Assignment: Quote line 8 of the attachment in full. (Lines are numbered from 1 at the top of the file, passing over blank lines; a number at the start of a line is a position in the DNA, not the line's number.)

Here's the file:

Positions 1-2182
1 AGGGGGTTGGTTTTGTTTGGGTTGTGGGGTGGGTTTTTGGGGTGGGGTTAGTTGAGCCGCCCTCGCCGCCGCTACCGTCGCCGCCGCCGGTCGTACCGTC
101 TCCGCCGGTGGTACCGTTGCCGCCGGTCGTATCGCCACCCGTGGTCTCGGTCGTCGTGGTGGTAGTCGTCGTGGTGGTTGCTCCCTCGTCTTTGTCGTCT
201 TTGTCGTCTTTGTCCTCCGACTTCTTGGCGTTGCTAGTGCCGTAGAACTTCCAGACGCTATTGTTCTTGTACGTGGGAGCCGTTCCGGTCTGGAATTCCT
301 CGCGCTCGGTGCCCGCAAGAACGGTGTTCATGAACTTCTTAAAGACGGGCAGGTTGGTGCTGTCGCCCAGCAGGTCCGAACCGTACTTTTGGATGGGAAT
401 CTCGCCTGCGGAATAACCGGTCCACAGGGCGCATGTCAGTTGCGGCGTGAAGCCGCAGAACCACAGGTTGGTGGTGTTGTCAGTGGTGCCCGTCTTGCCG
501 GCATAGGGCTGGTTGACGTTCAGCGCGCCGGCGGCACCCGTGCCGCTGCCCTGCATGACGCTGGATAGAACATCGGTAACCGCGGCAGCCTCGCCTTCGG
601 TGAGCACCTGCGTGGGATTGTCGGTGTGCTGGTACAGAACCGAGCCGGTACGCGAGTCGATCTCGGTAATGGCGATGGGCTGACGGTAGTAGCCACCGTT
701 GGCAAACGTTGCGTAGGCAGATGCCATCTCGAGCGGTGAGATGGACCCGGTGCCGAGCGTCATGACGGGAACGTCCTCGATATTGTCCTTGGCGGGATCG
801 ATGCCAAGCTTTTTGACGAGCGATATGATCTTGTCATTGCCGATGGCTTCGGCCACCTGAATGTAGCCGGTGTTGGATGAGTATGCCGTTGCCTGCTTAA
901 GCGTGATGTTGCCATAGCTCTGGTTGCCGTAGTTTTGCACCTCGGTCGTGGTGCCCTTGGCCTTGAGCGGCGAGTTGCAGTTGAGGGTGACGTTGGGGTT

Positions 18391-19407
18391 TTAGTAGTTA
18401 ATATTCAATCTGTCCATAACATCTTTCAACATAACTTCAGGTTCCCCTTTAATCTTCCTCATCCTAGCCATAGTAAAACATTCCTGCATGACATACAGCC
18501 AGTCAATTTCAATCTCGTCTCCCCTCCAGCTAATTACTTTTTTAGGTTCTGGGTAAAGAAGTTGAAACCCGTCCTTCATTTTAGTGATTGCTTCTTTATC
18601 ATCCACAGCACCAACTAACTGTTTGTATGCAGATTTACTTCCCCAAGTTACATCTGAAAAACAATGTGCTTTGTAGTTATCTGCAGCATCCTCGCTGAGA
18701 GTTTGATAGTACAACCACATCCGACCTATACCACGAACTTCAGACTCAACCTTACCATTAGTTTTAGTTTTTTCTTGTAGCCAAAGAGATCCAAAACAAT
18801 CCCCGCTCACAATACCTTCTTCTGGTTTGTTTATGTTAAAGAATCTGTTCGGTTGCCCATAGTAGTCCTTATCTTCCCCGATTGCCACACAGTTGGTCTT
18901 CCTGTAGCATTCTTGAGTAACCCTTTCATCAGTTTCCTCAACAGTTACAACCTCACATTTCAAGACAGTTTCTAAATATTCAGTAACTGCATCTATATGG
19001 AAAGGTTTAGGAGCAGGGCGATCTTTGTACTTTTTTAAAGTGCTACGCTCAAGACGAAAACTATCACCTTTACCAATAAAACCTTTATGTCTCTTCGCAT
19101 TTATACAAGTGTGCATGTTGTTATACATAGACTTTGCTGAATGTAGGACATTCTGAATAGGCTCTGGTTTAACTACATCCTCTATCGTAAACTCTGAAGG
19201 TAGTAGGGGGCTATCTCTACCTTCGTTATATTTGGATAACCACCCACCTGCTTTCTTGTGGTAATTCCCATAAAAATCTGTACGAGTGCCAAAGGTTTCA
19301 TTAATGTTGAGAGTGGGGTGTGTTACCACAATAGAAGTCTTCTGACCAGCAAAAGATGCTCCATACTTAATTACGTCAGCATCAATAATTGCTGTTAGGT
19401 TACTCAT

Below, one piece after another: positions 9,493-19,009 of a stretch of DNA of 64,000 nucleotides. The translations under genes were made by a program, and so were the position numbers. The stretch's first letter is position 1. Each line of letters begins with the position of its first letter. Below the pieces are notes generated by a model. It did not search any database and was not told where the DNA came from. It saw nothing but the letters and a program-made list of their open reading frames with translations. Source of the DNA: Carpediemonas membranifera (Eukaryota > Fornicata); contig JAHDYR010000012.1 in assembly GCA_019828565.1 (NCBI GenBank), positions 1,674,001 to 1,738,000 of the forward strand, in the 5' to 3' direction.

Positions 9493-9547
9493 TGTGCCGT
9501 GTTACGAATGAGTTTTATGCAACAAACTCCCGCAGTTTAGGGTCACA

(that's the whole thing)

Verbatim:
601 TGAGCACCTGCGTGGGATTGTCGGTGTGCTGGTACAGAACCGAGCCGGTACGCGAGTCGATCTCGGTAATGGCGATGGGCTGACGGTAGTAGCCACCGTT